in Markel!

Gatekeepers No More

A fascinating article on WSJ.com about “Wool,” which launches in print today after already having made the author a millionaire on digital sales alone:

Hugh Howey’s postapocalyptic thriller “Wool” has sold more than half a million copies and generated more than 5,260 Amazon reviews. Mr. Howey has raked in more than a million dollars in royalties and sold the film rights to “Alien” producer Ridley Scott.

And Simon & Schuster hasn’t even released the book yet.

In a highly unusual deal, Simon & Schuster acquired print publication rights to “Wool” while allowing Mr. Howey to keep the e-book rights himself. Mr. Howey self-published “Wool” as a serial novel in 2011, and took a rare stand by refusing to sell the digital rights. Last year, he turned down multiple seven-figure offers from publishers before reaching a mid-six-figure, print-only deal with Simon & Schuster.

The publishing industry is in danger of losing control of the digital market as more and more tools are being put in the hands of authors to allow them to make and sell their books directly to readers. This piece is fascinating in detailing how this author knew he had the publishers under his power and not vice versa.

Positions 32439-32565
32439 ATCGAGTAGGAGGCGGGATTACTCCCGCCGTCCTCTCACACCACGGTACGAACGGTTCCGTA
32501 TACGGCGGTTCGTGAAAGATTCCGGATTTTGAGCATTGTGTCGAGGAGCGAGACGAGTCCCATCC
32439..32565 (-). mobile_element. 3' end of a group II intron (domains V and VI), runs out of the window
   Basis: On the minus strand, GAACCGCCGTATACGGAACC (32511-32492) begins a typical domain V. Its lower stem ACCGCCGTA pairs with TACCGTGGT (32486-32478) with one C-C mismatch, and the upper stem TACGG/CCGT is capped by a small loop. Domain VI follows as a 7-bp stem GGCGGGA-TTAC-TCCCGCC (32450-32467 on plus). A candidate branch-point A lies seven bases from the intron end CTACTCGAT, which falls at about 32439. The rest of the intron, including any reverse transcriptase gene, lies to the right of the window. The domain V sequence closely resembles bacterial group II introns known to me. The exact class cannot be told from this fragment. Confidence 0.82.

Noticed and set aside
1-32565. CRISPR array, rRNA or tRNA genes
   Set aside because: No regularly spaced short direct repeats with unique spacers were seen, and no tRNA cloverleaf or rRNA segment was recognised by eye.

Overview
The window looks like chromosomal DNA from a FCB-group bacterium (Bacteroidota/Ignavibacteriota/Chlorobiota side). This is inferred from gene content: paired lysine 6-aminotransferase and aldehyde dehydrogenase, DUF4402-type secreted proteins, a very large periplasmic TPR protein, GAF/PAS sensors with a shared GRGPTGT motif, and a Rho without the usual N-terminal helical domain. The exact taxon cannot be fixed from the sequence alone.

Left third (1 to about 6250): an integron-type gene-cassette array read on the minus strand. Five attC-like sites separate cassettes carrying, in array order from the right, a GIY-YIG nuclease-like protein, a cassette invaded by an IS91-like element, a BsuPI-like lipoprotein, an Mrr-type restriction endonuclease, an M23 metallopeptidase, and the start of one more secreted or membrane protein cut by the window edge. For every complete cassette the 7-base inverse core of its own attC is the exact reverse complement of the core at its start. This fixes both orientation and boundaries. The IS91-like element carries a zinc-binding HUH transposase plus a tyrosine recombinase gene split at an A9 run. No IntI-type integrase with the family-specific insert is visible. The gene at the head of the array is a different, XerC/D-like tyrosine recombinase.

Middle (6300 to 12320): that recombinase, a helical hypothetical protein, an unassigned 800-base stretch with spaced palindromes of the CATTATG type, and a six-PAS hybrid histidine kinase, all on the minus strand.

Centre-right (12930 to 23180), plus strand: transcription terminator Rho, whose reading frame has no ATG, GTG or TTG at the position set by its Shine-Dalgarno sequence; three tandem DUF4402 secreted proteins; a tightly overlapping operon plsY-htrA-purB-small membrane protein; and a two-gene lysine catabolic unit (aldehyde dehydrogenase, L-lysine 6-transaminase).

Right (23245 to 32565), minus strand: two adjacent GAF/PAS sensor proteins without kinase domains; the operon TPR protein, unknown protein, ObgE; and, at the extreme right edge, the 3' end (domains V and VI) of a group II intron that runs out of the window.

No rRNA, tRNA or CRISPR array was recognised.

He’s even able to set his own pricing, which ends up with the digital, Kindle version of the first five books retailing for $6¬†and the paperback of the same retailing for $15, which resembles realistic and non-gougy pricing. Plus, when dealing with Amazon, he gets 70%, while with a traditional publisher he would get only 15% or less. The economy of this thing is a no-brainer.

Authors can now create their own books, package them, and sell them on globally-available marketplaces with minimal cost and with profit shares much larger than they can by going through the traditional publishers. They can also use blogs and social services to do all their own marketing nearly free of charge.

You can say how you wish things weren’t being controlled by DRM-laden marketplaces like the Kindle Store or iBooks, but the ease of access to the tools and methods or creation and distribution is eroding the traditional publishing market’s authority over the medium.

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